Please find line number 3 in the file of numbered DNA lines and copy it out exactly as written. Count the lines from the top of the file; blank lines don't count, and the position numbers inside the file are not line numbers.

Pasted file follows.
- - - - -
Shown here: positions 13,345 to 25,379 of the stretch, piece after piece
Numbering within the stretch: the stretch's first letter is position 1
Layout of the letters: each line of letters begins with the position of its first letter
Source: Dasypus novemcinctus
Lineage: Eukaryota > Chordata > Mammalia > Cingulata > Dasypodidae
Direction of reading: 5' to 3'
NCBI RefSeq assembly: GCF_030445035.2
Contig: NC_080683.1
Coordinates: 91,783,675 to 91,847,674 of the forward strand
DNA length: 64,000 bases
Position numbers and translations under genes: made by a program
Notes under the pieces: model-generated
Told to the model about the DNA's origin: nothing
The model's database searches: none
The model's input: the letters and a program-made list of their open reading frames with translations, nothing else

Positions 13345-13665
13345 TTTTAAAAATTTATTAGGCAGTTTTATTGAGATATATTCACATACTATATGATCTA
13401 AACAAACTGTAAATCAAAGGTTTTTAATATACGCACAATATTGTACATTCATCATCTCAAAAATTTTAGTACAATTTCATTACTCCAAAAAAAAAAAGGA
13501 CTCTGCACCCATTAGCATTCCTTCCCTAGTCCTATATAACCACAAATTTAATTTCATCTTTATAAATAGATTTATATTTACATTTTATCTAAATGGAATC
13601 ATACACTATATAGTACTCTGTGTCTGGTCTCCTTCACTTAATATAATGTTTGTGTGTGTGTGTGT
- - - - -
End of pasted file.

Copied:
Layout of the letters: each line of letters begins with the position of its first letter